Real estate indicators by Senior Director Alan Suzuki in HFF’s Boston office.
Hotel investors worldwide consider Boston to be a top destination for hotel investment in the United States. Anchored by world-famous institutions in both higher education and healthcare, Boston is a diverse and thriving economy that is only getting better. New developments in the Seaport District, Downtown, North Station, Fenway, Back Bay and Cambridge will surely drive expansion and add to an already impressive lineup of notable Boston-area companies, including General Electric, Fidelity, John Hancock, LogMeIn and Wayfair. Furthermore, more than 18 million people visit the city annually to experience the abundant tourist attractions and to attend events at two world-class convention centers: The Boston Convention & Exhibition Center (BCEC) and the Hynes Convention Center.
Due to strong corporate, leisure and convention demand, Boston is one of the top-performing lodging markets in the country. Occupancies have hovered above 80 percent for five consecutive years, and the market-wide average daily rate was $258 as of year-end 2017, according to a survey conducted by Pinnacle Advisory Group.
Despite unprecedented levels of interest in Boston hotel real estate, very few hotels have been marketed for sale over the past few years. Through the first five months of 2018 saw only two hotels transacted, while only three hotels transacted in downtown Boston and Cambridge in all of 2017. All of these trades represented historically high price per keys and low cap rates.
What is contributing to this highly competitive transaction environment? The answer is simple supply and demand dynamics. With strong hotel operating performance, Boston hotel owners are content with current cash flow, and many existing hotel owners in Boston are considered to be long-term owners of real estate. Those owners that have considered a sale are taking advantage of the lack of available opportunities by demanding attractive prices. Over the past few years, despite record levels of “dry powder” from private equity needing to place capital into real estate, these investors have remained disciplined. This discipline has led to a “bid-ask” spread phenomenon, meaning that there is a gap between seller expectations and what buyers can economically underwrite.
We expect that the collision course between the lack of available opportunities and a massive wall of private capital will result in the bid ask spread compressing to a level in which there will be meaningful transaction activity for the remainder of 2018 and through 2019.
Nine years into a bull market, the days of the “value-add” hotel deal in Boston are more or less in the rearview mirror. As such, value-add/opportunistic capital (private equity firms with higher return profiles) have been priced out of the market. The most likely buyers for 2018 and beyond will be domestic high-net-worth family offices, public and private hotel REITs and global capital, all looking at a long-term hold period.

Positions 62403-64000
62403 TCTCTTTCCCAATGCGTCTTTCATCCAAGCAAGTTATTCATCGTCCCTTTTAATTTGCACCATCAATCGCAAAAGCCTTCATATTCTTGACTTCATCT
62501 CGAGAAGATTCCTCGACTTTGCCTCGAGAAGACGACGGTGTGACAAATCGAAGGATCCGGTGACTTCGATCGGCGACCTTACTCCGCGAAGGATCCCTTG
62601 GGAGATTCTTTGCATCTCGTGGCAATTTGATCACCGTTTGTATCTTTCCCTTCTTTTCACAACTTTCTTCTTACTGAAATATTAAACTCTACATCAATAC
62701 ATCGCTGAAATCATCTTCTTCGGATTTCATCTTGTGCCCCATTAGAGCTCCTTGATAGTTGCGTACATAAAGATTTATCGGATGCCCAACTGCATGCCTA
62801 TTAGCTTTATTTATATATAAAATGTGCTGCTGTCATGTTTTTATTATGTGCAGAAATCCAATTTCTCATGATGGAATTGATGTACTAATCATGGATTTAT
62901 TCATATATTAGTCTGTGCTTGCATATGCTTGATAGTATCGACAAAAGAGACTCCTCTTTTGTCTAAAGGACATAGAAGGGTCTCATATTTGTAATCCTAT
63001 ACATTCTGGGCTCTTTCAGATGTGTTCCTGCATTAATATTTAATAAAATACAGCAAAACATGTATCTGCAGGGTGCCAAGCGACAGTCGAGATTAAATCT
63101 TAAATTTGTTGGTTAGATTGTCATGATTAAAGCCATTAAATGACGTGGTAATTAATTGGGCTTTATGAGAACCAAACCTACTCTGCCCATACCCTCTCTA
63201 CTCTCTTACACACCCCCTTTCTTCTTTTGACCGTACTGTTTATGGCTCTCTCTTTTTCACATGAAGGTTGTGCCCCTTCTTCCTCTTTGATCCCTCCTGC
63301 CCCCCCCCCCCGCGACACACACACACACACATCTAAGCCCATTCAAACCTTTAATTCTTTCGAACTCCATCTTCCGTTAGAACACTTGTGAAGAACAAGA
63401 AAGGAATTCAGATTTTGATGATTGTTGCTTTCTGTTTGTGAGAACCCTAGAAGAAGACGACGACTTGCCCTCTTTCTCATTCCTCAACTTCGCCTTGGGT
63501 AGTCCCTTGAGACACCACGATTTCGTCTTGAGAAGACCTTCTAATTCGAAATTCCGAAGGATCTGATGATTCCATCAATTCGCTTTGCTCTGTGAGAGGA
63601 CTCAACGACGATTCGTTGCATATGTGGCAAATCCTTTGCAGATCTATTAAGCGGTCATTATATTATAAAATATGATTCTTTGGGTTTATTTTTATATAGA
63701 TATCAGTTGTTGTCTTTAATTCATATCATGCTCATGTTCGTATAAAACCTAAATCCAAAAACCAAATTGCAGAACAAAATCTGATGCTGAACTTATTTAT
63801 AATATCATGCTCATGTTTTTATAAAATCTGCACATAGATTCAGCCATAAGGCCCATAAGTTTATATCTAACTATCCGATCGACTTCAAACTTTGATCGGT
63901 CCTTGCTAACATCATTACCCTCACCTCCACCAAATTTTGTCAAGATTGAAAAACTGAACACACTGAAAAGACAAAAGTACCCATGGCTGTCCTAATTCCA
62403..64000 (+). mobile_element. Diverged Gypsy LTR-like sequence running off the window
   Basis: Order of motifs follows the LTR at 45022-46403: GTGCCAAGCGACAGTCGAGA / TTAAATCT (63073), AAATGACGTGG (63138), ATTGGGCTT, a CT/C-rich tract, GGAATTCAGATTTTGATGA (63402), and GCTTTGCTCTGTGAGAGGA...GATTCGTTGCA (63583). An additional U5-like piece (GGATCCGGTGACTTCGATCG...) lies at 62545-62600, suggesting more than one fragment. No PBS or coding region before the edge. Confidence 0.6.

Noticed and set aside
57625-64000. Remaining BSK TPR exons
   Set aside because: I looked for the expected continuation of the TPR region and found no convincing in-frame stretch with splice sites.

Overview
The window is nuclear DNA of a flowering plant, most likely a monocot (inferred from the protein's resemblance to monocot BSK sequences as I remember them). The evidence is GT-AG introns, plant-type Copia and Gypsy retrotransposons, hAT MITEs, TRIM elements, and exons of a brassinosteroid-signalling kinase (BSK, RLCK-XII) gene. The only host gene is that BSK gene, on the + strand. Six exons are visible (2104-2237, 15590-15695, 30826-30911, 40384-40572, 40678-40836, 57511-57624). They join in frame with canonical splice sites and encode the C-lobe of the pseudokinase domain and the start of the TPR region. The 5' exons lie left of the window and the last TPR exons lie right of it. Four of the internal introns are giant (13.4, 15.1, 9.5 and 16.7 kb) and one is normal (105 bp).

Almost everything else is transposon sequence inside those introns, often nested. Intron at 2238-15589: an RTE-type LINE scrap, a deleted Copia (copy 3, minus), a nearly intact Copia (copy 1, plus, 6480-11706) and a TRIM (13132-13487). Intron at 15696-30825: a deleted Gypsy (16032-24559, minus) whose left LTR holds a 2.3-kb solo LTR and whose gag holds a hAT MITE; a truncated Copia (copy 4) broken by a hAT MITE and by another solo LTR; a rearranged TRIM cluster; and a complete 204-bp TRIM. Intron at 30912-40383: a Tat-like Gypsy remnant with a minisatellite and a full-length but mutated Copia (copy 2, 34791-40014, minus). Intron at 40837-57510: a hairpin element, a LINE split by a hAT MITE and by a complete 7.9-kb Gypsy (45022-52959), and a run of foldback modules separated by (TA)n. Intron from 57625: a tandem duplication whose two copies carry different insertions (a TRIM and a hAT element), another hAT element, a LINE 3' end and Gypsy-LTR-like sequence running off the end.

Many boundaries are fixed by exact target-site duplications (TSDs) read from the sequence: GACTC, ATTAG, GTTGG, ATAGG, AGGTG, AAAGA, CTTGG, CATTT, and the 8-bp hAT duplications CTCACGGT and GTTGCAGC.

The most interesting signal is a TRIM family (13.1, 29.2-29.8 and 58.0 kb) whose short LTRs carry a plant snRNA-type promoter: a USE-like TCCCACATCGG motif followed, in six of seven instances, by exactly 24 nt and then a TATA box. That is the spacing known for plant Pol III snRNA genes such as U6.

Since its founding in 1630, Boston has long been a gateway city with an international presence. Several recent acquisitions included capital from Canada, Europe, the Middle East and Asia. We expect this trend to continue with significant global capital investments in both acquisitions and development.
Furthermore, we view global capital as being increasingly more strategic. In the past year, we have witnessed an increasing demand from very well capitalized global capital sources that are aggressively working on expanding their global hotel brand distribution. Recent examples of new developments from international brands include Yotel (UK) and CitizenM (Netherlands).
The lack of developable land, a lengthy permit process and the high costs of construction make Boston a challenging development landscape with very high barriers to entry. As such, Boston is generally considered an under-supplied hotel market.
With the transaction environment as competitive as it is, developers and private equity alike are finding value through new development. Today, nine hotels are under construction totaling 1,969 hotel rooms. While this represents a roughly nine percent increase over the existing supply of hotel rooms, the increase in hotel supply since the last recession has been modest comparative to other cities experiencing a tremendous growth in new hotel supply.
We expect a handful of these new hotel developments to deliver in 2018 and we expect that there will be an increasing focus on boutique hotels with unique design elements and an experiential lodging experience.
Alan Suzuki is a senior director in HFF’s Boston office. He has more than 13 years of experience in commercial real estate and hospitality. He is primarily responsible for hotel and resort investment sales and equity placement in New England and across North America.
Mr. Suzuki joined HFF’s Boston office in 2013 and has been involved in more than $1.5 billion of executed transactions during that time. Prior to joining HFF, he worked at Pinnacle Advisory Group, one of the top hotel consulting companies in the northeast, and worked on more than 175 consulting assignments, including market studies, appraisals, acquisition due diligence, brand impact studies and litigation support. He began his hospitality career working in operations as a front desk manager at Four Seasons Hotels & Resorts in Jackson Hole, Wyoming, and Washington, D.C. Mr. Suzuki received his bachelor’s degree from Cornell University, School of Hotel Administration.
This article originally appeared in Banker & Tradesman.